Feuds between military intelligence and the Mossad over who takes credit for what are nothing new in Israel. The difference is that the current feud spilled out of the security establishment and turned into mudslinging between two former prime ministers, Olmert and Ehud Barak. Olmert, who recently completed a prison sentence, released his autobiography this week. In it, he accuses Barak, who served as his defense minister in 2007, with trying to put off the attack on the nuclear reactor for as long as possible for purely political considerations. According to Olmert’s version of events, Barak believed that he would soon replace Olmert as prime minister. He therefore preferred to see the nuclear reactor destroyed on his watch so that he could garner all the credit for it. In the end, Olmert was able to win the support of his Cabinet and bring his defense minister in line. The Syrian reactor was destroyed in September 2007. Barak’s version of events is the exact opposite. He claims that it was only because of his insistence that the army was able to hone its plans and preparations and that, as a result, the attack on the reactor, when it finally occurred, was much more efficient. Regardless of what actually happened, the two men attacked each other over the weekend, while Prime Minister Benjamin Netanyahu had a grand old time watching from the sidelines.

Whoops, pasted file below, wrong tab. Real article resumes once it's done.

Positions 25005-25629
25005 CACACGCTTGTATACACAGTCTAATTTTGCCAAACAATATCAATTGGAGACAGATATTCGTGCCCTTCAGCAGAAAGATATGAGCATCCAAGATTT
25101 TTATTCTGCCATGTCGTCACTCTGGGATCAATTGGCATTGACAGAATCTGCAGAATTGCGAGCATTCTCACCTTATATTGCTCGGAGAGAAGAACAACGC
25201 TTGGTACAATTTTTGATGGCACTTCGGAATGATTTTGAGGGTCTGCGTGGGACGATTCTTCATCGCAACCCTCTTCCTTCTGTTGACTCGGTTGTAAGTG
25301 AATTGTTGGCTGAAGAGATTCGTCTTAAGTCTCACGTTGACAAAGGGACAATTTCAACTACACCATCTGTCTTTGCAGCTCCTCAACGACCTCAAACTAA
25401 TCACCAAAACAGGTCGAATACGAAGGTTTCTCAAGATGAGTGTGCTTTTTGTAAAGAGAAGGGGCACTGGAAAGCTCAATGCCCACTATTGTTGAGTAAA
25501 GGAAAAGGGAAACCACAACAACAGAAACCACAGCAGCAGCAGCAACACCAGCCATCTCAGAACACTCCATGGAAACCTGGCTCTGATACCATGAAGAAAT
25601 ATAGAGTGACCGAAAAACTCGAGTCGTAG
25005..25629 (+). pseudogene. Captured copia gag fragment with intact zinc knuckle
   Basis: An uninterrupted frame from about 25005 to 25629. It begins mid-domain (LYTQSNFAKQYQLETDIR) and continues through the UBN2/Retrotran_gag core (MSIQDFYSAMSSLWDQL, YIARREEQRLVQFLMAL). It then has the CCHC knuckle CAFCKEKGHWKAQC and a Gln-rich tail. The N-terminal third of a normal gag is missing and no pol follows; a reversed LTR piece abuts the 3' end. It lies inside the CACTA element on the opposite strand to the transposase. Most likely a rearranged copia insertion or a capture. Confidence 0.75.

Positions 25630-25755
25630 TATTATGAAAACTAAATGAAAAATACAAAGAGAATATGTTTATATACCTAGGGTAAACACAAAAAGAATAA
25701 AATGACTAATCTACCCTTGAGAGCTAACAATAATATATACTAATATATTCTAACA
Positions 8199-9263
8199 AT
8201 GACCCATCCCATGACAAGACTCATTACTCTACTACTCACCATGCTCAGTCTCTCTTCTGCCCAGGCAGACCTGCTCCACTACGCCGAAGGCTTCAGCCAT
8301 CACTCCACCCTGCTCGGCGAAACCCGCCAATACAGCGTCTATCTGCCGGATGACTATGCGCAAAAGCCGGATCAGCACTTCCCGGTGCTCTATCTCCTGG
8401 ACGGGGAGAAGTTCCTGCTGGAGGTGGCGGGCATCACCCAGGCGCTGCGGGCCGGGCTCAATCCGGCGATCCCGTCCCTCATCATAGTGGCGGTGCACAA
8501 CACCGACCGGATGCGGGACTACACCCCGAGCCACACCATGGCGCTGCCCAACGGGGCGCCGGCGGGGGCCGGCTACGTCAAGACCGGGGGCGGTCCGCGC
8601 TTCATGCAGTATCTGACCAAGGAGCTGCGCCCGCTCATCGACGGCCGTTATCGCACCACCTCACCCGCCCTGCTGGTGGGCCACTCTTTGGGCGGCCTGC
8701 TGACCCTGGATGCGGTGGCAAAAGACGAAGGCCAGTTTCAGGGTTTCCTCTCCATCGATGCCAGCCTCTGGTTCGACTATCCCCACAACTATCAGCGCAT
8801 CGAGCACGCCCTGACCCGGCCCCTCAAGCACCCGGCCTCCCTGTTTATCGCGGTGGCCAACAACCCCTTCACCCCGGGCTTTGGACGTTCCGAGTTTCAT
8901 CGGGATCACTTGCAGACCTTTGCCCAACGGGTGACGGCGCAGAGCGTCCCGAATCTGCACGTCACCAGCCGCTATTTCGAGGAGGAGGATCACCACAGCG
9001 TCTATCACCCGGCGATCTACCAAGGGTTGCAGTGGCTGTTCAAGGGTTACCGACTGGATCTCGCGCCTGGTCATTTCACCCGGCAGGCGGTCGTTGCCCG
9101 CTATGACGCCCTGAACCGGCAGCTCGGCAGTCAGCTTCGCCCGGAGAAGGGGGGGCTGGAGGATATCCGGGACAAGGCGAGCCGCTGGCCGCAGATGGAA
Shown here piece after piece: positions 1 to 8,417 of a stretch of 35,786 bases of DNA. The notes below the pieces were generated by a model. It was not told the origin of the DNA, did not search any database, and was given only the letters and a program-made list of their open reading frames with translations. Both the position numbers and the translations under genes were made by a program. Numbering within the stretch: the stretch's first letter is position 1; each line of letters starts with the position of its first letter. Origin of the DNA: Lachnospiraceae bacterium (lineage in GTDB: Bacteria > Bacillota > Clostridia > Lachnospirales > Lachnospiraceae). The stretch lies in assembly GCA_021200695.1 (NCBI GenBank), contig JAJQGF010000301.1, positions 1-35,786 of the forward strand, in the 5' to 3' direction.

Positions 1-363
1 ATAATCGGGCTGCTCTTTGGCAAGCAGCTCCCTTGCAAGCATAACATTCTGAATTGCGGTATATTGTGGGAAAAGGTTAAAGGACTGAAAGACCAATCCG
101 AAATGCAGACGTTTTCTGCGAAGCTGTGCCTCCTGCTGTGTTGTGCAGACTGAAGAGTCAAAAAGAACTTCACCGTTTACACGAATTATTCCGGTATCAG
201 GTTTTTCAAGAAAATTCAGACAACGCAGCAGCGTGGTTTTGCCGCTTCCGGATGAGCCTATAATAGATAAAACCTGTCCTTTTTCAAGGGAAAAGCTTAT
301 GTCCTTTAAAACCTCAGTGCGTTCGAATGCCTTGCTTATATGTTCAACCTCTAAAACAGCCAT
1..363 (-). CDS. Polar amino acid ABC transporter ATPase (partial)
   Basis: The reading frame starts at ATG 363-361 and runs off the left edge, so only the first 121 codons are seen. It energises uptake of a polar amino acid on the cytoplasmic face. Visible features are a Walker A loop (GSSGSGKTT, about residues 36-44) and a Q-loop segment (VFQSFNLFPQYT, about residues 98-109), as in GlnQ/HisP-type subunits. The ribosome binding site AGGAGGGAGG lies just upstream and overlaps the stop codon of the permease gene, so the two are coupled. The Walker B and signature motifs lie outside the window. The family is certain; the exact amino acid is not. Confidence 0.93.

It is doubtful whether this argument between military intelligence and the Mossad will ever be resolved. It is part of a larger question of worldview. The Mossad stuck to its position that the Syrian reactor should have been discovered at an earlier stage, while military intelligence points rightfully to the bottom line and the results. Military Intelligence insists that in the two years preceding the bombing of the reactor, it accumulated evidence, suspicions and indications that caused it to insist that Assad really was pursuing a nuclear reactor, and that it was this insistence that finally forced the Mossad to launch the operation that produced the evidence that clinched the deal. According to military intelligence, all of this happened within a timespan that allowed the political leadership to consider the options while the military prepared a successful operation without any pressure. Military Intelligence contends that this was the bottom line. It is not always possible to know everything everywhere. Given the final results, the activities conducted by Israeli intelligence were exemplary.